Well there are two ways to do the root move ordering by nodes. The first one uses number of nodes spent on a move only at the previous iteration of iterative deepening. The other method (and the one i use) saves the cumulative nodes from all the previous iterations so if a move proved best at any of the previous iterations, it will hang around the top of the move list. This has the same effect as your approach and probably allows for a smoother overtaking if a best moves becomes bad.

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asanjuan
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Re: Root move order (again)

Post by asanjuan » Mon May 06, 2013 2:02 pm

I tested both ideas [node count and cummulative node count], but they performed slightly worse than the standard schema: (godd captures, killers, quiet moves ordered by history.. etc).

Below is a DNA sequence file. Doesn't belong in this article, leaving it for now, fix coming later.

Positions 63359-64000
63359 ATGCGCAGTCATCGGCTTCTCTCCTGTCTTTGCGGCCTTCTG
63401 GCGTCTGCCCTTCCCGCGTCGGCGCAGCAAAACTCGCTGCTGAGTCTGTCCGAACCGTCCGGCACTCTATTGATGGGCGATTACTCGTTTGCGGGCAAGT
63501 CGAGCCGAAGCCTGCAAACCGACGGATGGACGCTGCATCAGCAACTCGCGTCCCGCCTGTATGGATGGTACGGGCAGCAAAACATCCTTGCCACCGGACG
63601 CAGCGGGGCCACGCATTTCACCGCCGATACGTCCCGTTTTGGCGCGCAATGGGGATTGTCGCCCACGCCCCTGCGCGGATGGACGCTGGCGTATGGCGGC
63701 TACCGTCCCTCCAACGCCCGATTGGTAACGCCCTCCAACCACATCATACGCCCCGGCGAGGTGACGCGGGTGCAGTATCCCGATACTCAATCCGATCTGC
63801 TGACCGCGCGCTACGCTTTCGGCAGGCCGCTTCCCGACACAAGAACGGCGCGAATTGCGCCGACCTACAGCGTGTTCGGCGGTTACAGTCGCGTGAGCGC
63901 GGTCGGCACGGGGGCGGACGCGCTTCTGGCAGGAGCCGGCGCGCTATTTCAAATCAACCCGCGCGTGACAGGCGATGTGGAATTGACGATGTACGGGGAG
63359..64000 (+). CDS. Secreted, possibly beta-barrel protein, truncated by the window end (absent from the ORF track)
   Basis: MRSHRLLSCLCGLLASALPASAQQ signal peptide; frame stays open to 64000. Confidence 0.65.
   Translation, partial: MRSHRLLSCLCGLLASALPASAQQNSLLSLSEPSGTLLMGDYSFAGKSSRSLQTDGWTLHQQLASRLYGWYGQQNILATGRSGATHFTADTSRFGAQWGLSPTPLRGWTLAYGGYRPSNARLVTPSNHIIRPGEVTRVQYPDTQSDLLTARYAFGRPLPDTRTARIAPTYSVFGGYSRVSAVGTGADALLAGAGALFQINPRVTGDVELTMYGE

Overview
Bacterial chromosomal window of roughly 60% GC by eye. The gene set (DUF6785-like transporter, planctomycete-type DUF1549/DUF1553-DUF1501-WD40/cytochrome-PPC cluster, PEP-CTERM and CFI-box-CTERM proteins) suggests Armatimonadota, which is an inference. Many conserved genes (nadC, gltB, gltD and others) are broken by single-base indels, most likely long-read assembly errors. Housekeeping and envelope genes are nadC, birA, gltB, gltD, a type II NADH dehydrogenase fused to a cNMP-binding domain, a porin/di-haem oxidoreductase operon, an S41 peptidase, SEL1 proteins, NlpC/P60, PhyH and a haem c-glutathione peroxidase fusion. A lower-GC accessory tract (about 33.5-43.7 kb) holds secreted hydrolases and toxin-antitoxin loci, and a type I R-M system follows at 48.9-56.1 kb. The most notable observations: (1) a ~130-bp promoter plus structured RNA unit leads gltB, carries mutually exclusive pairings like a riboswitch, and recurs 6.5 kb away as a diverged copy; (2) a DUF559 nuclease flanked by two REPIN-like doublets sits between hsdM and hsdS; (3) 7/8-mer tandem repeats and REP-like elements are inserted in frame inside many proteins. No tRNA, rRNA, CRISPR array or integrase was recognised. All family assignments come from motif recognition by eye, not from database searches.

I can't really imagine how people can use this kind of move ordering without any subtle trick. Or is that it just doesn't works for me. Or is because I didn't run enough games.

Well, it's time to try with Don's suggestions.

Thanks again.

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Re: Root move order (again)

Post by Don » Mon May 06, 2013 2:12 pm

Daniel Shawul wrote:
This has proved to be slightly better than going by node counts. Your mileage may vary. One strength of this system is that if a move is good in one iteration it will stay near the top of the list - but that could be a bad thing if it turns out that this same move is horrible and that is why it got replaced. Most of the time however the search choice is between just 1 or 2 moves and this guarantees that will stay the first 2 entries.
Well there are two ways to do the root move ordering by nodes. The first one uses number of nodes spent on a move only at the previous iteration of iterative deepening. The other method (and the one i use) saves the cumulative nodes from all the previous iterations so if a move proved best at any of the previous iterations, it will hang around the top of the move list. This has the same effect as your approach and probably allows for a smoother overtaking if a best moves becomes bad.